Income Planning Strategies
Reducing your income to avoid IRMAA can be trickier than it sounds. In most cases the only way to reduce your gross income is to avoid taking the income in the first place. If you need that income to meet your expenses, you may not have the option of just “not taking it”.
Fortunately, there are a few strategies that some people may have at their disposal that may help them control their income and avoid paying more in Medicare premiums.
1) When choosing a source to withdraw funds from, consider a tax-free source if one is available. Tax-free options include withdrawals from a Roth IRA, the withdrawal of basis from the cash value of a life insurance policy, or selling stocks that are at a loss (or can be offset by current or future losses).
2) Be flexible with spending and/or spread out large withdrawals. Accelerating or deferring expenses and the resulting income you need to fund those expenses into a different tax year where your income is otherwise lower could help you avoid a rise in Medicare premiums.
3) If a relatively large withdrawal is required to fund an upcoming expenses, try to spread it out over multiple tax years. For example, if you intend to buy a car in January, withdraw half the money in December and half in January.
4) Pay medical expenses with health savings account (HSA) funds. If you have a health savings account that you’ve been deferring withdrawal from, use those funds to pay for qualified medical expenses. If you have medical expenses that you’ve incurred in past years, you may also take tax-free withdrawals for those. To take a qualified withdrawal for health expenses from a prior year, the HSA must have been in existence when the expense originally occurred and you should have documentation of that expense, in case the withdrawal is questioned.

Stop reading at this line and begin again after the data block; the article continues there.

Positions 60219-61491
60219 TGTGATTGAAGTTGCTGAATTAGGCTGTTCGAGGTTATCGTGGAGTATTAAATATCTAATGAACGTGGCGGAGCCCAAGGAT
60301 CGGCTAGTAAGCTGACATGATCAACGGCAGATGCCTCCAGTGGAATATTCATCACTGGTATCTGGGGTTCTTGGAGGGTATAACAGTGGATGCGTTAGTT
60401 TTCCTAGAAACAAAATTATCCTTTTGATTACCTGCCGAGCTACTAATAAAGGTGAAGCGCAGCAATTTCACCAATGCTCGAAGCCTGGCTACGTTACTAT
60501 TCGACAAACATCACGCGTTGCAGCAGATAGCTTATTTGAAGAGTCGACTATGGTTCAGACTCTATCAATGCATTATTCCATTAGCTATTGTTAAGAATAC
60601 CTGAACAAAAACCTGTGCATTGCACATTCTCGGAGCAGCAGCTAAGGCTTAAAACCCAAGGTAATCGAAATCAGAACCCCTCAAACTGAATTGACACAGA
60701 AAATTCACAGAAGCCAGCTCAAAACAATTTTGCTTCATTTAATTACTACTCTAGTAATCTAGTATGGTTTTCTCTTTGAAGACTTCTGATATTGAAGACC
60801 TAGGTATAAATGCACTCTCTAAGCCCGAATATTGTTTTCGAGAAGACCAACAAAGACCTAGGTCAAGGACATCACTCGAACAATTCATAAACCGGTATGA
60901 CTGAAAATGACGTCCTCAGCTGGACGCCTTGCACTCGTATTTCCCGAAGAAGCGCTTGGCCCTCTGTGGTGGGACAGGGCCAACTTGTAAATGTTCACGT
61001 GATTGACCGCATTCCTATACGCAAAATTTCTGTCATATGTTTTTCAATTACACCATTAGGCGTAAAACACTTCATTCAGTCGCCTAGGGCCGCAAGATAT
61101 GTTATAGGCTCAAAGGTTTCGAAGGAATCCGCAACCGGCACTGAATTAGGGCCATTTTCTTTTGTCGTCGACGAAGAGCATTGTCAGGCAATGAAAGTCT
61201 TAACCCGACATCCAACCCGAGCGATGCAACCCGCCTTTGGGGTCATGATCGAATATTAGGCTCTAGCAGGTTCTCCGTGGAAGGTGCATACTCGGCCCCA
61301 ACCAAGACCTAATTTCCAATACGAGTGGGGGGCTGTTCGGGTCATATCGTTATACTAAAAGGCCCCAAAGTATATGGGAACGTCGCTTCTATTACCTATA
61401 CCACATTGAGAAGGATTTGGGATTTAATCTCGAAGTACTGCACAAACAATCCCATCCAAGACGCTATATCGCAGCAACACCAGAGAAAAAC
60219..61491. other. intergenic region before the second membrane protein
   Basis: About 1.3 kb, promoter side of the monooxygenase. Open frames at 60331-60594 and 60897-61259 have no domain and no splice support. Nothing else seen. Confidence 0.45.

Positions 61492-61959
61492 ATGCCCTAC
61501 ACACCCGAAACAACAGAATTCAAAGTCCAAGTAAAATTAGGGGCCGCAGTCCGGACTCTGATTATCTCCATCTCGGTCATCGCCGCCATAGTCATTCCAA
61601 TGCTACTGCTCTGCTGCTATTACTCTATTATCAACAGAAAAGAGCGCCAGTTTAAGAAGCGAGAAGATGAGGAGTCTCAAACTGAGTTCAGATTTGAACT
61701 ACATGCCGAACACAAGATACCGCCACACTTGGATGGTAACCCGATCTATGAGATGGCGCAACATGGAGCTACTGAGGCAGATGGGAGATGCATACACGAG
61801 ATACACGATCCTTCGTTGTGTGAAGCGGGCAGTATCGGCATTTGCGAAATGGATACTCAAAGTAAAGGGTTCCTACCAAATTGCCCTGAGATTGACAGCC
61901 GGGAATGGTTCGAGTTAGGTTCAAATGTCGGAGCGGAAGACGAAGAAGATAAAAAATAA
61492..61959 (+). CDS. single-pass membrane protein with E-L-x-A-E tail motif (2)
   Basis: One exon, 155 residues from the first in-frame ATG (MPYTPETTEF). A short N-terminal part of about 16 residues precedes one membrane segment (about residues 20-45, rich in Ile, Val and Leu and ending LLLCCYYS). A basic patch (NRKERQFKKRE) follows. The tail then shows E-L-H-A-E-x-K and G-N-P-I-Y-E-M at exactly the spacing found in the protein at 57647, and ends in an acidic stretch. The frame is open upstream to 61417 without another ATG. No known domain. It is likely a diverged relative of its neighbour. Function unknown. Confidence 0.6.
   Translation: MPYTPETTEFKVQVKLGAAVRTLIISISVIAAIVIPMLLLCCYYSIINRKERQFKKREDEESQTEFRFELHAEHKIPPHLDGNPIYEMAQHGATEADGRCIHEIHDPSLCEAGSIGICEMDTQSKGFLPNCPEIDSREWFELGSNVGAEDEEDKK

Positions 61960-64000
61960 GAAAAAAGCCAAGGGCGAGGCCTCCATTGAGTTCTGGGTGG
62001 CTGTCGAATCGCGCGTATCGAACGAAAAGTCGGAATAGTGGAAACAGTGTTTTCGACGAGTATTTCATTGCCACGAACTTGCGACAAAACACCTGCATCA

5) If you are over 70½ and make donations to charity, consider making qualified charitable distributions (QCDs) from your IRA. These distributions do not count as income and can also satisfy your required minimum distribution. Each IRA owner can make a QCD of up to $100,000 per year.
6) While most deductions do not reduce your AGI, there are a handful of “above-the-line” deductions that do. The most common ones are deductible contributions to an IRA and HSA account. Others include student loan interest, self-employment costs and school tuition and fees.
7) While not an income reduction strategy, if you’re already subject to IRMAA, consider filling up that bracket with additional income. You could either save the funds for future expenses or consider other techniques like Roth IRA conversions. However, be careful of other possible negative tax impacts. Work with your tax advisor before implementing any of these strategies.
If you have questions on Medicare or how IRMAA might impact you, please reach out to your Shakespeare financial advisor to discuss your personal situation in more detail.